by the priests'room, and in the other into the diningroom, by the lamps of wbioh it was strongly lighted. It is difficult to suppose they missed their way, in the choice between a dark and a light passage ; yet they took the former. The inference is, that they had in turn become assailed by the Japanese guards, and thought only of retreat— an inference not destroyed by the fact of their having knocked over furniture and inflicted some wild blows in the same aud an adjoining chamber in their route ; but supported by the siege of the main door haying been raised, the assailants failing to penetrate in that direction ; they only succeeded in driving holes between the heavy cross beams. Here too they were probably dispersed by the somewhat tardy but nevertheless effective anival of the Japanese soldiery. . These now filled the grounds, to the number probably of two or three hundreds, and with the exception of an occasional cry of "Look out, look out!" when a fugitive Looningf broke looso, there was no further sign of danger. Two gentlemen of the Legation lived in a cottage m another part of the giounds, to enquire after whom messengers were sent as soon as possible. Some anxiety was felt at the non-return of these after unreasonable delay ; at length it was ascertained that these gentlemen had not even been threatened, ami were ignorant of the nature of the disturbance until after the arrival of the guards to protect them. Enquiries wore also made with satisfactory result as to the safety of the American Legation. Probably the British Envoy was the object of the attack, but that would aggravate rather than otherwise the fate of any falling that he might be reached, and it would certainly be no 1 consolation either to the suffeiers or their friends : but doubtless aocoidingto their degree any membor of the British Legation wonld Lave been a valued sacrifice. A second surprise (if allowed) will not probably prove such a complete failure. "I have not been able to gather at what precise time or in what direction the Japanese assistance iirst arrived, but most probably as pointed out in the foregoing : nor is there any clear clue to the exact number of the assassins. At the moment of attack it was of course impossible even to surmise their numbers, the details would suggest 14 or 15, (or possibly a few more), say the two who were actually encountered, two to four who smashed through the glass windows, and from 5 to 10 at thefiont door. Theie is no evidence of any others either entering or endeavouring to enter the house, and it is impossible to conceive their doing so without penetrating to the drawing-room, to which one mam passage leads, the side ones only being intricate, the one being lighted and the others dark. Neither would the casualties suggest any great numbers — five Loonings were killed and seven soldiers were wouuded, some very severely. t One of the officer's grooms was also killed. On entering the grounds the assassins cut down two gatekeepers, and passing through the kitchens demanded of a native servant ' where these foreigners were to be found ;' and on his denying any knowledge, they wounded him mortally with their swords. One of the priests likewise was cut down but was not killed, and is doing well. Amongst themselves, the Japanese think very little of death aud wounds, affrays are so common ; the importance of the present event is the rank of the intended victim, the Kepiesentative of the most powerfid of Sovereigns, and the audacity of the attempt. Their deliverance must indeed have been felt by all to have been most providential. Surely such an event cannot be passed over like the pi evious assassinations. "On the next day Mr. Alcock and the whole party visited the wounded soldiers. "It must have been a sad sight to see these poor fellows suffeiing, in obedience to orders, for foreigners with whom they had no personal sympathy. It is said their expression was very passive, but lightened up when spoken to, with an appearance of good-will rather than otherwise, towards the persons for whom they had bled; they willingly pointed out the position of their wounds, and acknowledged the thanks which were expressed for their effective aid. The bodies of the slain assassins lemamed where they fell, laid low by tiemendous gashes of the nature which it was their intention to have inflicted on our countrymen. Besides mangled arms and other wounds, the mortal blow seemed generally at the back of the head, through skull and jaws and tongue to the teeth — horrible to look at, but of course attended with instantaneous death. Close in the neighbomhood of the Legation is a suburb called Sinagawa, in a teahouse of which the assassins are found to have held a debauch previous to their undertaking. The government is sure to obtain information, but the question is whether they will communicate it to the foreign authorities. The immediate peni past, the diplomatic difficulties commence, and these aie almost more formidable than the former; they leqiure certainly much more endurance. Admiral Hope is expected here m a few days with two ships ! Few thanks, aie due to him'tHat he is not too late. "One thing is certain, proved by Japanese history, that an enterprise momentanly defeated is uot finally quelled ; and unless the British government deteimines, and that speedily, to support aud protect their representatives cast into the midst of hostile principalities, these will certainly sooner or later fall the victims of assassination. " There is much to be said m legard to our relations with Japan, which are entirely misundei stood at home, founded as they are upon a treaty which was what billiard-players would called a mere ' fluke.' My views on this subject I may communicate to you at another time, my present object being meiely a simple uncoloured narration of an event ; lack of time also precludes my atleinptmg more at the present moment. "Some details in the above may admit of correction ; remember we are 20 miles from Yedo with little communication, and the event is not a week old. — Yours, &c. "Flaneur. "Snanhai, July 18, 1861. "Note. — Mr. Wirgman has made two or three admirable drawings of incidents in the affair narrated, which wdl appear in the Ulusti ated London Neivs. "P.S. — I have just received another letter from Yokuhama, which says ' a Japanese merchant arrived here about noon of the day after the attack, so that he must have left Yedo soon after sunrise. He gave a foreign acquaintance many details, which could only have been learned from some of the escaped band. He stated that he had passed the previous day in Sinagawa, the suburb neai' the Legation ; that a band of 30 or 40 men had been knocking about all day, ending by a debauch, some of them in a particular tea-house kept by an old retainer of Prince Mito, and the usual haunt of his people ; that they paid their bill of 30 Itziboes, and went forth to the rendezvous, the gate of the Legation. Here all were to havejassembled at the tolling of a belL which occurred nightly at the same hour in a neighbouring ceremony. Before the time, however, a dog within the gate commenced to bark. Those who were ready thought it was a foreign dog, and that they were discovered. They, therefore, on the gatekeeper refusing' to open, forced their way in through the side palings, cut him down, and killed the dog. He also said that the village officers had informed the police during the day of the presence of the suspicious band. The truth of this ■ man's statement is evinced by the facts, that the entry was effected in the way said, that the gatekeeper was cut down, and the dog lay killed just within the gate. The question becomes important how all these and doubtless further details should be known throughout the village while the blood was still warm m the veins of those who fell. The speedy ai rival of effective aid, would also almost imply that the governmeut was forewarned. . It is said that the usual guard on the grounds being called on for aid, refused, saying that their duty was to write— in fact to spy — and not to fight. It is presumable that Mr. Alcock would quickly send these carpet knights about their business. "F."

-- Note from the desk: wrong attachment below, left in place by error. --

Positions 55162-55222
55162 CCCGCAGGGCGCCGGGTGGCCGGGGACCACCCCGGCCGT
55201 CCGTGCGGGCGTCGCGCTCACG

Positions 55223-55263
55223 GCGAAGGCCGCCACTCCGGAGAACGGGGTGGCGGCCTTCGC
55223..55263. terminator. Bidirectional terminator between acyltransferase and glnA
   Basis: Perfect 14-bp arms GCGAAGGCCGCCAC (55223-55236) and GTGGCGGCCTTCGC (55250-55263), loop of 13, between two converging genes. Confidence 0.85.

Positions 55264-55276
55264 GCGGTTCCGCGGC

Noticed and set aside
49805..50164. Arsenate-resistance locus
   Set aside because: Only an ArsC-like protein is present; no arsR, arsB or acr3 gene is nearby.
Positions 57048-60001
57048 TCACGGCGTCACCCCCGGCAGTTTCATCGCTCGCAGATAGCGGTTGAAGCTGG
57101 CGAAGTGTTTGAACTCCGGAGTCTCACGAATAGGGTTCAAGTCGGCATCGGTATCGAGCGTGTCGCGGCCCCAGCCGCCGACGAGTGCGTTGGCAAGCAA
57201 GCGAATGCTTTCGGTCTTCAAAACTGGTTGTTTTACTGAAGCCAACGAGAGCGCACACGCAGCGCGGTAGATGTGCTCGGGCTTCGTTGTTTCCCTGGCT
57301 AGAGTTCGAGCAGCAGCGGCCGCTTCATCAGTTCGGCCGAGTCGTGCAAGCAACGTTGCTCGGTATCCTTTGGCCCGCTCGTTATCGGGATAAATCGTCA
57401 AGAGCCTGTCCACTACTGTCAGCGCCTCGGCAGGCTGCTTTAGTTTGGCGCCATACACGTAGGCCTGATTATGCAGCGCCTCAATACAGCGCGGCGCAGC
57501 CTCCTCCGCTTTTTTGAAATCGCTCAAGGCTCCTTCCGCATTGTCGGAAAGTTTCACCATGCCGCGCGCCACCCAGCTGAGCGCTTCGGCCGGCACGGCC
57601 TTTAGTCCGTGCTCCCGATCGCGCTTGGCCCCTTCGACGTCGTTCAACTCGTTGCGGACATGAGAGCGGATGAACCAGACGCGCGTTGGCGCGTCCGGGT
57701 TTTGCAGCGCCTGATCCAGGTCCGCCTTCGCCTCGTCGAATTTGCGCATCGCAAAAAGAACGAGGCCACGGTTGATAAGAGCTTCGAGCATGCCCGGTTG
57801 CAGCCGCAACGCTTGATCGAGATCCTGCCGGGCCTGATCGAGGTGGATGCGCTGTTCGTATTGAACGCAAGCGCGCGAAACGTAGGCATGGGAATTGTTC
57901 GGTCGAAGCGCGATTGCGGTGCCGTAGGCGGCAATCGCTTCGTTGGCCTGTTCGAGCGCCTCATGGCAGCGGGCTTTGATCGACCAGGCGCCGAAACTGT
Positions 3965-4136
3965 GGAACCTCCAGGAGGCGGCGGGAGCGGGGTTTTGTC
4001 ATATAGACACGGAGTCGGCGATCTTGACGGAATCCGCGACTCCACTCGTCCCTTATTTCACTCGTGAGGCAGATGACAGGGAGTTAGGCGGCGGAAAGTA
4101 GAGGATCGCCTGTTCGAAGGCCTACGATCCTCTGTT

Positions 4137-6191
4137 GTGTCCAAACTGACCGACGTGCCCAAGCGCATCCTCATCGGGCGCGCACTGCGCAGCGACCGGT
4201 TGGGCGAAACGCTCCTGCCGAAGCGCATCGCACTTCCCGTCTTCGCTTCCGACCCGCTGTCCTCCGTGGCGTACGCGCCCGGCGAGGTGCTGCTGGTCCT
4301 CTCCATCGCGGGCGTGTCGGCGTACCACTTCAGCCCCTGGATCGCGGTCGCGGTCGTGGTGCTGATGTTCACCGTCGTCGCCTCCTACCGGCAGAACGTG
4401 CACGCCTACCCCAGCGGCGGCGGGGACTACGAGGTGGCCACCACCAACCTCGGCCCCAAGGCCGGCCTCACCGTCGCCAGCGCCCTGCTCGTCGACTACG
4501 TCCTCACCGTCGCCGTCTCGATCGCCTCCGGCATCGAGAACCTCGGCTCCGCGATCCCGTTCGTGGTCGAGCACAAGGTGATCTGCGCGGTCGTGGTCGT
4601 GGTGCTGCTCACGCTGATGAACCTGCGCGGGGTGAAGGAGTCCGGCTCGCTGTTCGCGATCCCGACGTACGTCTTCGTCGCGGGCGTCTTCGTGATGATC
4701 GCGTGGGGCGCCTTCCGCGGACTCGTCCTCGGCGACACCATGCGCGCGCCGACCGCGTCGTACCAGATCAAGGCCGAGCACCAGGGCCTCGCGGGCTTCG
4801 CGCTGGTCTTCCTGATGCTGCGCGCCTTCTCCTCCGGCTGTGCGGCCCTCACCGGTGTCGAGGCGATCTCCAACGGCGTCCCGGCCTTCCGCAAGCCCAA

The following is a copy of a circular letter addressed to the Foreign Representatives in Ycdo, by her Majesty's Envoy Extraordinary, -which We give as authentic though not official : H. M. Legation, ( Yedo, July 6th, 1861. Sib, — Last night, between eleven and twelve o'clock, the British Legation was suddenly attacked ; and an entrance effected at several /points simultaneously by armed bands of Japanese said by some to be Loonins", and by others Prince of Mito s men. Two of the members of the establishment, Mr. Oliphant and Mr. Morrison, were met in a' passage an^l both founded, the first I am sorry, to say very severely ; when a-momentary diversion was' effected by a shot from Mr, Morrisons revolver, which appeared to have taken effect. A few minutes later, the same or another division of the assassins sought to effect an entrance to the apartments occupied by myself, by breaking through and hacking in pieces some glass doors opening on to another suite, having mistakeu their way. To this alone, ' nuclei' Providence, we probably owe our lives, for several minutes were thus lost to them, at the end of whicli, some of